Vincent Lecavalier of the Tampa Bay Lightning skates into the zone against the New Jersey Devils. (Photo by Scott Audette/NHLI via Getty Images)
By their standards, the Montreal Canadiens are in the midst of some very lengthy droughts.
If they don’t win the Cup this year, it will mark the 15th consecutive spring Stanley avoided the banks of the St. Lawrence. The last time a Canadiens forward won either the Art Ross or Hart Trophies was 1978, when Guy Lafleur won them both.
That was two years before 28-year-old center Vincent Lecavalier was even born.
Once feared for its Flying Frenchmen, Montreal hasn’t been home to an MVP-caliber forward since people came to The Forum in bellbottoms.
For that reason, and a host of others, Habs GM Bob Gainey has to bet the house if the Tampa Bay Lightning is indeed willing to part with its megastar.
Let’s get one thing straight right off the bat: If the Bolts are looking to deal Lecavalier for any reason other than ducking out of his 11-year, $85-million extension that kicks in next year, they’re nuts.
Lecavalier is young enough to still be a huge contributor when any potential franchise rebuild comes to fruition, be it one, three or five years down the road.
Yet reports have surfaced indicating some higher-ups in the Tampa organization feel shedding a commitment of nearly $100 million to one player in these tough times may not be such a bad idea.
Lecavalier-to-Montreal rumors are nothing new; they’ve been contrived, questioned and unconditionally denied in the past by some of the same people involved in this turn of gossip.
But something feels different this time.
Lecavalier and Tampa GM Brian Lawton know the lay of the NHL land. Anything but unequivocal denial of trade talk leaves the door open in the minds of creative media members and optimistic fans that something could come down the tubes.
It’s not like the people in Tampa are directly throwing gas on the fire. Lecavalier hasn’t said anything even close to “I want out” and Lawton has stated the team is absolutely not actively shopping its best player.
But Lawton did happen to mention no player is untouchable. And Lecavalier did acknowledge whether or not he is moved is beyond his control and, if it were to happen, Montreal would be on the short list of places he’d like to play.
Is that the kind of thing people who want no part of a deal say?
From the other perspective, there’s a myriad of reasons Montreal should be running up Lawton’s phone bill.
Start with the roster players rumored to be part of the deal – Chris Higgins, Tomas Plekanec and Josh Gorges.
Show me the deal-breaker there and I’ll show you a Habs fan who drastically over-values the team’s players.
None of those names carry the weight of Mike Komisarek or Carey Price, both of whom were lumped into trade speculation during another round of Lecavalier rumors last spring.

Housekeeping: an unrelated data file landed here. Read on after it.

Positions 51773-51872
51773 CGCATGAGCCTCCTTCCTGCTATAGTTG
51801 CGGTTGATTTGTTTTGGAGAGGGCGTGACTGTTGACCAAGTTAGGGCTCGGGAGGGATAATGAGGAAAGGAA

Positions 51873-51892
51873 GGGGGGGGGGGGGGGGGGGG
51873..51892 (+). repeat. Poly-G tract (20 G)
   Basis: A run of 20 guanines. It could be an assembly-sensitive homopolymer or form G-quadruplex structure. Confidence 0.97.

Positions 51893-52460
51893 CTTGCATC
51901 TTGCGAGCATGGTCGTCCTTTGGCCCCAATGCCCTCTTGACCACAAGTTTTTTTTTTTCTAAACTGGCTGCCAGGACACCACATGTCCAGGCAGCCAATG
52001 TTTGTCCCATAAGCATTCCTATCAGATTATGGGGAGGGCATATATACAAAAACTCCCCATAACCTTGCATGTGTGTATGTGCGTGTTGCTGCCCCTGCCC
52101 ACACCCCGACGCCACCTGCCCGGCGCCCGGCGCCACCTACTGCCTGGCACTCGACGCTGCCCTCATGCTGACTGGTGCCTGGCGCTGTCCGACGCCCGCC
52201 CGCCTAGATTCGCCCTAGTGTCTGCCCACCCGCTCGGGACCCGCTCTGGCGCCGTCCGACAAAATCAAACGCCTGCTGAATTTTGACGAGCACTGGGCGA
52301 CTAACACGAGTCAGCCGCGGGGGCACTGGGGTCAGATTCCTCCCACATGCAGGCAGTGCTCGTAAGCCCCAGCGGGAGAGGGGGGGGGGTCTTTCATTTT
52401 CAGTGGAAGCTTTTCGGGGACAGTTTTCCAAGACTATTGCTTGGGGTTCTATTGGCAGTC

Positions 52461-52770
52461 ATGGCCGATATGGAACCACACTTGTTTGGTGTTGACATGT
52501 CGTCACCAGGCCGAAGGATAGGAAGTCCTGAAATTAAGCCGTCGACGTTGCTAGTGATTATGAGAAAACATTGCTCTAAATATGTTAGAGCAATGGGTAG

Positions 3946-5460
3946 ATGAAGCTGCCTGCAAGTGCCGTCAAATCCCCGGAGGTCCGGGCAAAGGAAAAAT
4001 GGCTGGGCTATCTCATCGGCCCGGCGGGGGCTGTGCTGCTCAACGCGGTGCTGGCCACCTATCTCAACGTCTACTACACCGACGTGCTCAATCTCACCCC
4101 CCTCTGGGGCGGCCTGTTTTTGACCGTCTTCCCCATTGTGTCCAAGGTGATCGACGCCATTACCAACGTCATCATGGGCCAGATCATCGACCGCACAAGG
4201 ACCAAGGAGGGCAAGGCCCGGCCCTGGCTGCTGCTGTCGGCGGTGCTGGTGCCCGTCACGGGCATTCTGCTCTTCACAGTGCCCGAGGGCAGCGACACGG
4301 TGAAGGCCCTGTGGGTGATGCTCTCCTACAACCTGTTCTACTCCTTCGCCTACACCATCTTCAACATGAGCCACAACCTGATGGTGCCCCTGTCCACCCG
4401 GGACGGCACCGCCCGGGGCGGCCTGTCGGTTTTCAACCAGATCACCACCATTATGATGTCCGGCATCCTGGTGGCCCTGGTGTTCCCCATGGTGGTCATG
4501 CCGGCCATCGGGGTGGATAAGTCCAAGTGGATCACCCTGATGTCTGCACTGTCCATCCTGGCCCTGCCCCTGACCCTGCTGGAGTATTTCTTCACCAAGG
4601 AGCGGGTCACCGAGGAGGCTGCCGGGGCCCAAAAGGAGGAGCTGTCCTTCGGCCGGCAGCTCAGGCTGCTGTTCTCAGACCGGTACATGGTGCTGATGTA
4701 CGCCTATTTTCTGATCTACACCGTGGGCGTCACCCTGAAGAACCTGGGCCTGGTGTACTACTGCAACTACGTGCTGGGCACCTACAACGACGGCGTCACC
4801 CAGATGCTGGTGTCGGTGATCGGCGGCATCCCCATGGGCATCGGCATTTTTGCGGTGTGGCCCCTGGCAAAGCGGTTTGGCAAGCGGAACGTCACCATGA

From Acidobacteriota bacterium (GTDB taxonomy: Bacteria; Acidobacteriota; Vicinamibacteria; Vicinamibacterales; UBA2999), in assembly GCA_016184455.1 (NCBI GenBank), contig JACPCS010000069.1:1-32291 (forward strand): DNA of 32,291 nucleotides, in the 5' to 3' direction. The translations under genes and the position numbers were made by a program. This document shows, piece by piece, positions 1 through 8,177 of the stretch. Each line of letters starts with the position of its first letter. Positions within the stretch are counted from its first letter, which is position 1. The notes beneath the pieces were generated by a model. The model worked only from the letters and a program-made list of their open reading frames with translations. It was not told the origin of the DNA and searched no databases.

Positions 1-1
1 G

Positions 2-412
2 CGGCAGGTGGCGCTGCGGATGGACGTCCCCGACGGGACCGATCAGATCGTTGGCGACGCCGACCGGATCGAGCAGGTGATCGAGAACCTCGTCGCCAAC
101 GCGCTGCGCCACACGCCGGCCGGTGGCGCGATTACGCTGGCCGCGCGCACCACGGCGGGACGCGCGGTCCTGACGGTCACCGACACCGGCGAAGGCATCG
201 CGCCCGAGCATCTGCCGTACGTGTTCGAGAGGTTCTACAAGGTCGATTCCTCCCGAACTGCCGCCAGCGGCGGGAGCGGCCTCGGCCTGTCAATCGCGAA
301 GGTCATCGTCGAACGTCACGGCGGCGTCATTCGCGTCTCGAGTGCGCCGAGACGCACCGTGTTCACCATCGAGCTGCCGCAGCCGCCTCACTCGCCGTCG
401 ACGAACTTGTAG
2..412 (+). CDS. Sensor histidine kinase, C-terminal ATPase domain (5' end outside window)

In addition to the three aforementioned NHLers, Montreal would supposedly also be asked for a top prospect and quite possibly more than one first round pick.
The Canadiens have drafted very well in recent years, leaving them deep in quality prospects. That same selection acumen can be counted on to cull NHL-caliber players from the second round and beyond for a couple seasons.
If this were a rental-player situation, you’d balk at sacrificing a big chunk of your team and future. But Lecavalier is under contract for the next decade; he’s not going to skip town four months after you acquire him.
Higgins and Plekanec are both eligible to become restricted free agents in July and the Habs would probably have to pay out roughly $4 million in raises to keep both of them in the fold under what’s sure to be a falling salary cap. That extra money represents about exactly the kind of pay increase it’s going to take to keep Komisarek, an unrestricted free agent, around.
Meanwhile, Lecavalier is exactly what Montreal has missed for far too long - a big, bonafide No. 1 stud up the middle who can consistently impact the outcome of games, big and small. The Habs are adept at developing good players, but there isn’t a truly great one in their midst.
Recently, the Canadiens have struck out every time they’ve made a play for a difference-maker. Daniel Briere didn’t want to sign there. Ditto for Mats Sundin. All that Olli Jokinen trade talk amounted to nothing.
If top-flight free agents don’t want you and you’re not drafting first overall, a trade is the most viable option in terms of getting a franchise player on your team.
Lecavalier, already a Cup champion and smack in the middle of his prime, would immediately make Montrealers forget about all those failed pursuits in the past.
It’s easy to tell Gainey is a man who operates under measured tones and relies on the logic in his head rather than the jerk in his knees to make decisions. That said, he’s never lacked for backbone and now is not the time to break with precedent.
Quite simply, if there’s a remotely reasonable deal to be made for Lecavalier, Gainey must pull the trigger.
Ryan Dixon is a writer and copy editor for The Hockey News magazine, the co-author of the book Hockey's Young Guns and a regular contributor to THN.com. His blog appears Wednesdays and his column, Top Shelf, appears Fridays.
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